It’s hard to fit exercise into a busy schedule, but researchers have found that its effects on women’s sexual function, such as increased sexual arousal and better body image, make a compelling case to squeeze it in.
Researchers at UT’s Human Sexual Psychophysiology Lab conducted a review on the relationship between exercise and women’s sexual arousal and satisfaction. The study also analyzed exercise as a treatment for women who deal with sexual dysfunction.
The research distinguishes between the benefits of short-term and long-term exercise, said Hirofumi Tanaka, kinesiology and health education professor.
“Acute exercise is one bout of exercise that you perform and we assess what happens physiologically to your body,” Tanaka said. “Chronic exercise is the adaptations that you can accumulate over weeks or months of exercise.”
Graduate student and first author of the research, Amelia Stanton, said engaging in acute exercise, such as cycling for as little as half an hour, can make a woman’s sexual experience better.
“There’s this perception that you have to be rested and relaxed to have good sex,” Stanton said. “A lot of the research on acute exercise has demonstrated that actually, if you’ve engaged in moderate activity before sex, you’re going to have more arousal or more genital blood flow.”
After sticking with an exercise routine, Stanton said that women can start to see the long-term effects on their overall sexual and emotional well-being.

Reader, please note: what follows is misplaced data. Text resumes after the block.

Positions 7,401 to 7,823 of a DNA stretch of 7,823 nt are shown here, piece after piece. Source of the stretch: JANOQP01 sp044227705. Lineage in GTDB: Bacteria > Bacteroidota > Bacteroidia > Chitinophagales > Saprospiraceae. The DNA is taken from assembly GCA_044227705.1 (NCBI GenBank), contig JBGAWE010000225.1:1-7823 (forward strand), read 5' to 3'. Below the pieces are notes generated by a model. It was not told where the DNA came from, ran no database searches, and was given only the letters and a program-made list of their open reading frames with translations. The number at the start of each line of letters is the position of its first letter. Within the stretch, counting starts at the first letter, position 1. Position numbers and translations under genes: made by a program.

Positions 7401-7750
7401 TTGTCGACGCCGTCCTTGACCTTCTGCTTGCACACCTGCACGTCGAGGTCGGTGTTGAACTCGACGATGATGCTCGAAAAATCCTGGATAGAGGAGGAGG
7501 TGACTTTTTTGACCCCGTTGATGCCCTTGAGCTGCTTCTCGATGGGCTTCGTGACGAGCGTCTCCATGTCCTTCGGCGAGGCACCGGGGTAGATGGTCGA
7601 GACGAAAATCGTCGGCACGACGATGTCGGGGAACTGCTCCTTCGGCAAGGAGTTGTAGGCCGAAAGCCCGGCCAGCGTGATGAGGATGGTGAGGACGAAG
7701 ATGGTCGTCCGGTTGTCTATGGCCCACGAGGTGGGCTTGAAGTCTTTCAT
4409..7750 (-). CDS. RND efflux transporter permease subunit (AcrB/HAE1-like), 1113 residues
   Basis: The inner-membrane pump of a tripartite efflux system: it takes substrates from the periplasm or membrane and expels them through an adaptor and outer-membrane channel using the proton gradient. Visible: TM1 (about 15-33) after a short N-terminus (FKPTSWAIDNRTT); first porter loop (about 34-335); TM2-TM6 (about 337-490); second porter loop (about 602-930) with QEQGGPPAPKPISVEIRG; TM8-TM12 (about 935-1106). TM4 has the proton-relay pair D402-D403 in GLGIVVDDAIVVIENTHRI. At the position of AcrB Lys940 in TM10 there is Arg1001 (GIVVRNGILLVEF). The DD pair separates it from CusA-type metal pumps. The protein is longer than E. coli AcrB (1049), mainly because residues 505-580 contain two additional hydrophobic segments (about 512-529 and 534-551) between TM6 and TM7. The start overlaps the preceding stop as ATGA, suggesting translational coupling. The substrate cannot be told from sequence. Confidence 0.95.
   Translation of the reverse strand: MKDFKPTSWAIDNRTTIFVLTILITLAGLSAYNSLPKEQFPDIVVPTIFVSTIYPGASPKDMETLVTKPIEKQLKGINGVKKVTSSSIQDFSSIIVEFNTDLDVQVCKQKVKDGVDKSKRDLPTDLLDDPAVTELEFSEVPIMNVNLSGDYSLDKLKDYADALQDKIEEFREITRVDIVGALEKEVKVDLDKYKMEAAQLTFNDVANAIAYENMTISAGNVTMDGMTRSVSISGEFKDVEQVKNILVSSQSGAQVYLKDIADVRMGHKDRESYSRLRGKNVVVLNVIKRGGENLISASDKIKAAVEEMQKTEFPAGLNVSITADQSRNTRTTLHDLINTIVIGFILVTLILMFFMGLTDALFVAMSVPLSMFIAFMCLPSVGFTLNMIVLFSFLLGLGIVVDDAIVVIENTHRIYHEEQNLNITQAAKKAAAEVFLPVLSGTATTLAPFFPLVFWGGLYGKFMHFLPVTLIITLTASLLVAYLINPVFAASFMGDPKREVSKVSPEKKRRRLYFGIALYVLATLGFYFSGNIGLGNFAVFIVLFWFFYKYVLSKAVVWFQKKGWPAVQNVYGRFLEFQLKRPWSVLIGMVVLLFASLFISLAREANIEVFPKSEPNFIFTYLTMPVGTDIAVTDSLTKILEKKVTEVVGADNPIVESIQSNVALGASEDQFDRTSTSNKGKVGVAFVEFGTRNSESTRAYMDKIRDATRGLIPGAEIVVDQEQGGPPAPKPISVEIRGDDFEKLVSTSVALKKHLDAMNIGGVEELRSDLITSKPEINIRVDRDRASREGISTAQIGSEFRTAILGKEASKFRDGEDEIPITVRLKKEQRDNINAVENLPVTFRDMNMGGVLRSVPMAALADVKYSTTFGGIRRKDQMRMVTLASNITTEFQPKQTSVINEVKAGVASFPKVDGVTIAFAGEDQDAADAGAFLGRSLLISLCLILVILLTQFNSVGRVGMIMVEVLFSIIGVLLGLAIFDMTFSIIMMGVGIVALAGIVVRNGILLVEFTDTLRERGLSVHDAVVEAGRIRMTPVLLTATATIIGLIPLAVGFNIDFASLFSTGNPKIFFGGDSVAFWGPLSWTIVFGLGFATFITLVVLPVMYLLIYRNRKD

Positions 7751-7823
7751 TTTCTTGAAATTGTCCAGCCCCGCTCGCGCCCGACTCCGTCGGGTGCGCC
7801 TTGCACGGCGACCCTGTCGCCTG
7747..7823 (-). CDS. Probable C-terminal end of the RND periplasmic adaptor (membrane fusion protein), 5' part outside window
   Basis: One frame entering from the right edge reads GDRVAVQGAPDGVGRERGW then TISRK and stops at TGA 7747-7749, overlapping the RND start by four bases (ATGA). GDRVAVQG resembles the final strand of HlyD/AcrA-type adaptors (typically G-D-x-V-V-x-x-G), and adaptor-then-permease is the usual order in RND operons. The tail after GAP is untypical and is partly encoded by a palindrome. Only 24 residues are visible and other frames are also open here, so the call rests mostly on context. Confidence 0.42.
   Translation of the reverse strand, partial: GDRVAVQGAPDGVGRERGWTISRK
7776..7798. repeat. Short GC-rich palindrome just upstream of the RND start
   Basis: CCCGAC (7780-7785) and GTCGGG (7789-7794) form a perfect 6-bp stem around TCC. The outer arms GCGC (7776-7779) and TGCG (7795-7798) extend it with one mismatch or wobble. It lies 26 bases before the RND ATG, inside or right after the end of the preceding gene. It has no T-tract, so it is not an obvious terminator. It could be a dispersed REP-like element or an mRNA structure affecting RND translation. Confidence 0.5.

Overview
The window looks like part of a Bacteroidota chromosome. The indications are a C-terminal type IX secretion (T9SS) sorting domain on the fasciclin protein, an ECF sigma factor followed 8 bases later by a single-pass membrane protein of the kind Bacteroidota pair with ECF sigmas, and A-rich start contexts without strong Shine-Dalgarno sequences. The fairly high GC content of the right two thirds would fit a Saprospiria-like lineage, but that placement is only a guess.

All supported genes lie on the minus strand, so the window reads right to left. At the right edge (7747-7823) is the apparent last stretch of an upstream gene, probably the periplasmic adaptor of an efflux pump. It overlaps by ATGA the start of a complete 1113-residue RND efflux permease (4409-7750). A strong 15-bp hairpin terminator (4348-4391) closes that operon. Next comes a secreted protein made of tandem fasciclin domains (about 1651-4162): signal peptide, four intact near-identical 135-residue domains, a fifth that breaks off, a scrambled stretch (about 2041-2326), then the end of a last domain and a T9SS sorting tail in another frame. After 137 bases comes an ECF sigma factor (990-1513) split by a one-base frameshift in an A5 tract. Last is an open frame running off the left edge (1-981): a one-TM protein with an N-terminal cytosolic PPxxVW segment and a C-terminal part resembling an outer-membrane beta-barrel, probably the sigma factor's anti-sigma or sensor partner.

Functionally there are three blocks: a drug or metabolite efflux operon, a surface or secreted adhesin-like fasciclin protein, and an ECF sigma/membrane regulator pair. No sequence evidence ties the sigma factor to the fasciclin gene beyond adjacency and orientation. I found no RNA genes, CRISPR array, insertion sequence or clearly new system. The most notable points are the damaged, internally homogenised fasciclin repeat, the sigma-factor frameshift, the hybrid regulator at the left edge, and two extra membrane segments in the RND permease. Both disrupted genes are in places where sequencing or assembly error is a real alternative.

“Exercising, more chronically, seems to help with your general sexual satisfaction, body image … all of these things that really contribute to a positive sexual experience,” Stanton said.
While exercise can improve regular sexual functions in women, 43 percent of women report some sort of sexual dysfunction, according to Cleveland Clinic.
“There’s a lot of despair about sexual health problems,” Stanton said. “It’s really challenging to talk about them. It’s hard to find people who will listen who know what they’re talking about and can help.”
Educational psychology senior lecturer Nancy Daley, who teaches human sexuality, said education is key in reducing problems with sexuality.
“As a state, we’ve decided to keep our young people in the dark about seuxality with some diastrarous consequences,” Daley said. “The more you know, the better choices you can make and the better you can take care of your health.”
Exercise can provide an empowering treatment option for women suffering from sexual dysfunction, Standon added.
“With exercise, women can take their sexual health into their own hands and pursue other options that might be easier than connecting with a sex therapist or someone who has specific training in sexual health,” Stanton said.
She said college can be a productive environment for developing healthy exercise habits.
“There are resources on campus, there are places you can go to exercise at any time of day, there are programs you can join,” Stanton said. “It’s a good time to at least start an exercise program and get used to something.”